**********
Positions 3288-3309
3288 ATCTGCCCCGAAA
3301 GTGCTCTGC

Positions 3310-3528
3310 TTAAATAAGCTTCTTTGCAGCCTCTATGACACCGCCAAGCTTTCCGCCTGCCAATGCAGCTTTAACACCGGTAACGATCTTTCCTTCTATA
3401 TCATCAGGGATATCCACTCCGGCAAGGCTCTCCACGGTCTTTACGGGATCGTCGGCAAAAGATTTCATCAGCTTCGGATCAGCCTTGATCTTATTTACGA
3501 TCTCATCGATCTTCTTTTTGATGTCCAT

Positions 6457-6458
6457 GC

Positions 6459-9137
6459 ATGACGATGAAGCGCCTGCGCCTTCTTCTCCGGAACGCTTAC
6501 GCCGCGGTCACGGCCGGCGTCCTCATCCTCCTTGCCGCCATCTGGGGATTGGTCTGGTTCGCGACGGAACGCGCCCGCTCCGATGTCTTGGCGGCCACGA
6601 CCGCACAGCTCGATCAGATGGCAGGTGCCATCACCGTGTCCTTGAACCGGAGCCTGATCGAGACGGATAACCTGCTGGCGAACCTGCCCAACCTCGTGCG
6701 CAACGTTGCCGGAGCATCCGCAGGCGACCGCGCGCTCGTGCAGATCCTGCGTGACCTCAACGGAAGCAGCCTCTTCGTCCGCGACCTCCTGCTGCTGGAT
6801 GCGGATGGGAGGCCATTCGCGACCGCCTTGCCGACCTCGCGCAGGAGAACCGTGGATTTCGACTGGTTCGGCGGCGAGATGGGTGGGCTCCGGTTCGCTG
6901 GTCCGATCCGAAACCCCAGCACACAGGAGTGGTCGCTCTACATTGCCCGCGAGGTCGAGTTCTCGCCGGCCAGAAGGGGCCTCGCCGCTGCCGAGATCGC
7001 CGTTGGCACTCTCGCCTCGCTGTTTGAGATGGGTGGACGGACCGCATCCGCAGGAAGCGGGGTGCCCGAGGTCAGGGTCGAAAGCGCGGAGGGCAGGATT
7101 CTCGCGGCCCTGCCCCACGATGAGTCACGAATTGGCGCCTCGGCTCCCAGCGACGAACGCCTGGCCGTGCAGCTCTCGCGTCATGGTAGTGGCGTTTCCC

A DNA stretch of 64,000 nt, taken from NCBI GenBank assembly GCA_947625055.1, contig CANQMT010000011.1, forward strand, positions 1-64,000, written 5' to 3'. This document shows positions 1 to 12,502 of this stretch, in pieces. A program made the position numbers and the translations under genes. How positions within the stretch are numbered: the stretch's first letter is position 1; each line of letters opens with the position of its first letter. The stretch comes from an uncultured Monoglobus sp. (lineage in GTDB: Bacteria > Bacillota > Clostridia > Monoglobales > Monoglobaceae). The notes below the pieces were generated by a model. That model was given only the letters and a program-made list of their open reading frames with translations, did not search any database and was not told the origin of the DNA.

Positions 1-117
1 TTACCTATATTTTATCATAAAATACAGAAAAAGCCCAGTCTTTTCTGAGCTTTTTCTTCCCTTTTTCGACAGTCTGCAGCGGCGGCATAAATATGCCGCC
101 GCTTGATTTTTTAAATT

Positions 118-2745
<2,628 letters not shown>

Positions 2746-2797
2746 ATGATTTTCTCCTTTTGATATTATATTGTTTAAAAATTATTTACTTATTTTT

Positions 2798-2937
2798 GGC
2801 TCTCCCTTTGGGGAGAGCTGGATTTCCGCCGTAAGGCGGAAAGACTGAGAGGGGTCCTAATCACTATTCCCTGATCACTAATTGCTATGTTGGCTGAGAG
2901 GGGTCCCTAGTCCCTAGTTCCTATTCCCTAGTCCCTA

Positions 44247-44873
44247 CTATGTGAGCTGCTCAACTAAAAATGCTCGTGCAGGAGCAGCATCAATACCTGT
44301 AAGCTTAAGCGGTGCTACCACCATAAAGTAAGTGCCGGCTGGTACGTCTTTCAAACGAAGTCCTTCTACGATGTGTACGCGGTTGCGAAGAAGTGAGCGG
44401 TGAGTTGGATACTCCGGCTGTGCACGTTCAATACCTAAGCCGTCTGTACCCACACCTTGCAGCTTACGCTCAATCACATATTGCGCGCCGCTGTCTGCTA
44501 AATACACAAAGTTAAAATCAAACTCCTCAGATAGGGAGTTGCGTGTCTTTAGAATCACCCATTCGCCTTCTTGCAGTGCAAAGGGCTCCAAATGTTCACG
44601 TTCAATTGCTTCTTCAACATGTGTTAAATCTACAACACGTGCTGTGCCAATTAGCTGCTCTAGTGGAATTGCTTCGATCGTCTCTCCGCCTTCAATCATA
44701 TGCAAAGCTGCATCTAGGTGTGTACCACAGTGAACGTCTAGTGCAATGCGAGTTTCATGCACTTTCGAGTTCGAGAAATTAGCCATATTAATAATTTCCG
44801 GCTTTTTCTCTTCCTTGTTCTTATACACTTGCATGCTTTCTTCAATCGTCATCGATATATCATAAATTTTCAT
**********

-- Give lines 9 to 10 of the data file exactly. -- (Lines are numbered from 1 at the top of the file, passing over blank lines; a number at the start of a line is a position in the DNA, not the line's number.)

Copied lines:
6457 GC

Positions 6459-9137